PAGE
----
Political storm sweeps through Tokyo

A former TV presenter who was heralded as Japan’s first potential female prime minister has announced she is not yet ready to do battle for the top job.

Yuriko Koike is promising a populist approach, challenging the vested interests of Japan’s male-dominated establishment.

However, she has decided that she is not yet prepared to quit her powerful position as governor of Tokyo in order to stand for the national parliament. She cannot become the country’s prime minister unless she first becomes an MP. The general election will take place on October 22nd.

Party of Hope

Ms Koike recently established a new party Kibo no To, or Party of Hope. Its is designed to upset Mr Abe and his ruling coalition, which was struggling to enthuse voters after a series of corruption scandals.

Nevertheless, Mr Abe calculated that a victory for his Liberal Democratic Party (LDP) is all but assured in the forthcoming election – partly because it nearly always wins and also because the main opposition party – the Democratic Party (DP) – appeared too weak to put up a fight.

Mr Abe appeared to be proved right when the DP imploded after Ms Koike mounted a challenge. It announced it would field no candidates for the election. Some of its members then defected to Ms Koike’s Party of Hope.

Opposition weakness

The Democratic Party’s collapse leaves voters with a narrower range of political choices. Normally, the Democratic Party offers a more left-wing set of policies than the LDP and is regarded by Japan’s neighbours, such as South Korea and China, as less nationalistic and more cooperative than the LDP.

The Party of Hope’s policies are significantly further to the right than the Democratic Party and Ms Koike’s own political roots lie in the LDP. She says she is committed to “reform conservatism” – including a reform of the clause in Japan’s constitution which commits the country to a form of pacifism. That irks some politicians on the left of the Democratic Party, who claim that constitutional reform runs against public opinion and will create further problems with China.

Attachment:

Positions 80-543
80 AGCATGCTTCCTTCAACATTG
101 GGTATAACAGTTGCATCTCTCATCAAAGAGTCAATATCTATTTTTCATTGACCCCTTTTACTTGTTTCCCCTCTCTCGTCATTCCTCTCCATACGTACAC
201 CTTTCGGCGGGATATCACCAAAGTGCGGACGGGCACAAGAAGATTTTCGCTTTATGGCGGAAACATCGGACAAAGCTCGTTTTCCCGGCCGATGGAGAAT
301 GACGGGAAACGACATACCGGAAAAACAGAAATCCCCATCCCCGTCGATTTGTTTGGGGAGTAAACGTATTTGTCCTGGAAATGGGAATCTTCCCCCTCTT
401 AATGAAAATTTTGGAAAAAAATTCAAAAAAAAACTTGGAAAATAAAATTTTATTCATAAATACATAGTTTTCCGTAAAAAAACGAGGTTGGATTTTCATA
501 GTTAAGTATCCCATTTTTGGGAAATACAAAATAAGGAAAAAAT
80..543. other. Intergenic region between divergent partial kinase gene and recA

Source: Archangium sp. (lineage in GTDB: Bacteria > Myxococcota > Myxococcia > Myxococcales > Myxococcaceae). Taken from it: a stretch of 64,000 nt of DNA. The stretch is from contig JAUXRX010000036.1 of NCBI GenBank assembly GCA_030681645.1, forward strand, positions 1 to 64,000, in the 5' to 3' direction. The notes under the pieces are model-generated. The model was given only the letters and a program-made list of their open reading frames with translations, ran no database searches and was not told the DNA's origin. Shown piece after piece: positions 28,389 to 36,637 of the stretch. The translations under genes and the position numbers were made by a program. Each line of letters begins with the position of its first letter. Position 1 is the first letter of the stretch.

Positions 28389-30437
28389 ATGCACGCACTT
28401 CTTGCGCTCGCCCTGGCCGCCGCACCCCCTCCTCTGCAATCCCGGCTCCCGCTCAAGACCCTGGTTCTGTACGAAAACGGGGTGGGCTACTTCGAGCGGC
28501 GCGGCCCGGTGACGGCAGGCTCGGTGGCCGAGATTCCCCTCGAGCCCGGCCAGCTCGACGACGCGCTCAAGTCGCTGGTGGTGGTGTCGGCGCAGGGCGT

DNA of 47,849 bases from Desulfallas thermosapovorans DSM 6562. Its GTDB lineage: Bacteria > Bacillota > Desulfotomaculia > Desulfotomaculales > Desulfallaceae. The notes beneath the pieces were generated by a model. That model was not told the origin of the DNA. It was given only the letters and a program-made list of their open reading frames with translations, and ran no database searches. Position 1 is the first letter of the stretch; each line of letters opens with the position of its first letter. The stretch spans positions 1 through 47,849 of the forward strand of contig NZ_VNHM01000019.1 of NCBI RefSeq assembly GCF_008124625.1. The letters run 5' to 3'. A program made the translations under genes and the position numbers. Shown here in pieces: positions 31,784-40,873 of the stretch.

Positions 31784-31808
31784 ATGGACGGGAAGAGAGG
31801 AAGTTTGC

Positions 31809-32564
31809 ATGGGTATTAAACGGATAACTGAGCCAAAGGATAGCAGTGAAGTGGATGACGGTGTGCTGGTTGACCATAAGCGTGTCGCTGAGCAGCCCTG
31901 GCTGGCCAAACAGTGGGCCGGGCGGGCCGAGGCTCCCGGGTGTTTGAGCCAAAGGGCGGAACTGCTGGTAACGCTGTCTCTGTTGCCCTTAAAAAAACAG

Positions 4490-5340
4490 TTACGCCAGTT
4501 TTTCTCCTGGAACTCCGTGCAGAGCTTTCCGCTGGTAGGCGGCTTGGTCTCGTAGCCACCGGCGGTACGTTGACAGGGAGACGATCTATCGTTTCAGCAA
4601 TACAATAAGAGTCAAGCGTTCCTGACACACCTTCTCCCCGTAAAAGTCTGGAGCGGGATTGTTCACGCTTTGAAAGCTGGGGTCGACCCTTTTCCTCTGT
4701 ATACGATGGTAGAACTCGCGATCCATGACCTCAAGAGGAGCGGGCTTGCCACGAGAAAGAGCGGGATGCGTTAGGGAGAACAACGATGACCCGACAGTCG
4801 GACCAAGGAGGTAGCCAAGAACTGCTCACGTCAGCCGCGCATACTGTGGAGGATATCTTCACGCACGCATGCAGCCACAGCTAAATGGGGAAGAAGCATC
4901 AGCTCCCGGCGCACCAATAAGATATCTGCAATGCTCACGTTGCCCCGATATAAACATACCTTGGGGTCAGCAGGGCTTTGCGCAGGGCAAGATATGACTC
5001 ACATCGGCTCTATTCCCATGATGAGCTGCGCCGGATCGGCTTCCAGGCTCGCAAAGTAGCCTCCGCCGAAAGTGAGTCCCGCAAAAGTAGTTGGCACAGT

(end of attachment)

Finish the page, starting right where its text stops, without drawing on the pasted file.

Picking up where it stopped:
North Korea threat

Stephen R. Nagy – a politics professor at the International Christian University in Tokyo – used an opinion piece in the Japan Times to suggest that many voters support Mr Abe’s tough position on defence and security because of North Korea’s recent belligerence as well as Chinese behavior in the East China Sea and South China Sea.

Mr Abe claimed that he called the election to deal with a “national crisis”. Yet although the escalating threat from North Korea could be regarded as a “crisis,” domestically, the situation is calm. Its economy is growing at the fastest rate for two years. Unemployment is very low and by many measures, it remains one of the richest and most peaceful countries in Asia.

Populism and women

In response to Ms Koike’s populism and in particular her appeal to female voters, Mr Abe has responded with what he hopes will be popular policies of his own. These include a push to provide free childcare for three-to-five-year-olds, paid for partly by a rise in consumption tax in 2019. Although this might win him favour among some younger voters and women, it creates additional expenditure which will hamper him from achieving his stated goal of achieving a budget surplus by 2020.

The decision to raise spending was described as “extremely regrettable” by Yoshimitsu Kobayashi, the chairman of the Japan Association of Corporate Executives. It also emphasises the temptation to be profligate facing a leader who has become used to lavish spending in a wealthy economy supported by enormous debt.

Abe claims “crisis” demands a snap election

Is it true that Japan needs of an election to deal with a “national crisis?”
That’s the claim made by Prime Minister Shinzo Abe, who has called a snap election to take place soon – probably on October 22nd.

The escalating threat from North Korea could well be seen as a “crisis” situation.
Domestically, however, things are calm in Japan. Its economy is growing at the fastest rate for two years. Unemployment is very low and by many measures, it remains one of the richest and most peaceful countries in the world.

The Asahi Shimbun newspaper, which is not generally supportive of Mr Abe or the ruling Liberal Democratic Party (LDP), says the prime minister’s opponents were “left flustered” by his portrayal of Japan as a nation in crisis.

The Asahi says suggests that Mr Abe is dissolving the Lower House of the parliament in order to avoid questions about political scandals and allegations of corruption.

However, the widespread view in the press, supported by a poll by the Nikkei newspaper, is that Mr Abe is in a good position to win the election because the opposition parties are so weak. Mr Abe’s LDP is supported by 44 percent of voters, with the opposition Democratic Party of Japan on only eight percent.

The Financial Times suggests that Mr Abe will fight a populist campaign, aimed at exploiting a weak opposition rather than winning a mandate for painful economic reforms or drastic constitutional change. For example, Mr Abe has said there’ll be a big push to provide free childcare for three-to-five-year-olds, paid for partly by a rise in consumption tax in 2019.

Another candidate for the role of Japan’s prime minister – the governor of Tokyo, Yuriko Koike – may be better placed to claim the populist ticket.